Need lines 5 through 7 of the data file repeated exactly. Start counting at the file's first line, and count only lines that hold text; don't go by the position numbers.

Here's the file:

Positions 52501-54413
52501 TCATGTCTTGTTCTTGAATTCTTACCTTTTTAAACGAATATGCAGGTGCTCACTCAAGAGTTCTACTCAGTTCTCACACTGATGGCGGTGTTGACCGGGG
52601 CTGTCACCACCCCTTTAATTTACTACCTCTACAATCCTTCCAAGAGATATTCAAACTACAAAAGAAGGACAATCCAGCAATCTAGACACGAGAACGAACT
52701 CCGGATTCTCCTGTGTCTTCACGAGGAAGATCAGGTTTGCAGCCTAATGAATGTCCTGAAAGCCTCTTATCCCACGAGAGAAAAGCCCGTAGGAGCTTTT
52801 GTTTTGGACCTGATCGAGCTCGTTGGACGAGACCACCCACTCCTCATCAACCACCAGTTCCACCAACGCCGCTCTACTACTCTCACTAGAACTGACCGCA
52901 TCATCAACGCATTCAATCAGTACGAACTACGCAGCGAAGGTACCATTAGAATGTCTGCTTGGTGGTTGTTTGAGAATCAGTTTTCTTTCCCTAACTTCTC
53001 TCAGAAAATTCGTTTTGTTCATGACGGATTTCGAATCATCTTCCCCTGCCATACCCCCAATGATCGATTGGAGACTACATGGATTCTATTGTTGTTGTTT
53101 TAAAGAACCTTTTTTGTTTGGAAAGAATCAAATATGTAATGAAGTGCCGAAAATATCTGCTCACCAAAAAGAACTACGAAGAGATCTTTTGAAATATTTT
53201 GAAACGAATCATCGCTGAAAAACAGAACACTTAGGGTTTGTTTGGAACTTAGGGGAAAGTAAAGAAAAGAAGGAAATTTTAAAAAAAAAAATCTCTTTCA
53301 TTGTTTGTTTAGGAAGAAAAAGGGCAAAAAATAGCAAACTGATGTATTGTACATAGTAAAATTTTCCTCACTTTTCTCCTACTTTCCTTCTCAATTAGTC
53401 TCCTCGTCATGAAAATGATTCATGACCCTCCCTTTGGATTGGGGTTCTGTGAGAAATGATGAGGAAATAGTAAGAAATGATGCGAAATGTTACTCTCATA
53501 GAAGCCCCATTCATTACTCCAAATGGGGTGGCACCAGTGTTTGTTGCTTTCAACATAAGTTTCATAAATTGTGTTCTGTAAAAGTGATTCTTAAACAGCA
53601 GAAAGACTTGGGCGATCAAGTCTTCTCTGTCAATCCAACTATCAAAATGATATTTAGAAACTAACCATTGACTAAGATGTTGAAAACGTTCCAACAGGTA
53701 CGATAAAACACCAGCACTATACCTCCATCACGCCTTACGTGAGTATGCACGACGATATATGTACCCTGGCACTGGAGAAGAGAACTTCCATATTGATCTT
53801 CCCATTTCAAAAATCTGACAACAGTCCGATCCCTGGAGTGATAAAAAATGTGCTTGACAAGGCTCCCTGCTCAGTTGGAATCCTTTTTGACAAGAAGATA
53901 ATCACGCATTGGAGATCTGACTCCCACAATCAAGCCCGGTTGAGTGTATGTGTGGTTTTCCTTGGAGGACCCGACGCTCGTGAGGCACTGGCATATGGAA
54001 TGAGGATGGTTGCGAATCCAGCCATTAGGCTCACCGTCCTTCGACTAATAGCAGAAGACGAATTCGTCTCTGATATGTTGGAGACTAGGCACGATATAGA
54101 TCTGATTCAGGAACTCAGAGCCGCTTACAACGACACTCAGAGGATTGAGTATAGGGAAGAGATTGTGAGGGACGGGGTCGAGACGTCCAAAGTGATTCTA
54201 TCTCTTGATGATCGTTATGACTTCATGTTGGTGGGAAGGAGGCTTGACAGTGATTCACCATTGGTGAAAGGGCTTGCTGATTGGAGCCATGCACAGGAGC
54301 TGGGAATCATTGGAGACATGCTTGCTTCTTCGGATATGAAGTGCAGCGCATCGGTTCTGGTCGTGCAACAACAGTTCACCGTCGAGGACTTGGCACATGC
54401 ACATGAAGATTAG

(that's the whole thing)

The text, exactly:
52801 GTTTTGGACCTGATCGAGCTCGTTGGACGAGACCACCCACTCCTCATCAACCACCAGTTCCACCAACGCCGCTCTACTACTCTCACTAGAACTGACCGCA
52901 TCATCAACGCATTCAATCAGTACGAACTACGCAGCGAAGGTACCATTAGAATGTCTGCTTGGTGGTTGTTTGAGAATCAGTTTTCTTTCCCTAACTTCTC
53001 TCAGAAAATTCGTTTTGTTCATGACGGATTTCGAATCATCTTCCCCTGCCATACCCCCAATGATCGATTGGAGACTACATGGATTCTATTGTTGTTGTTT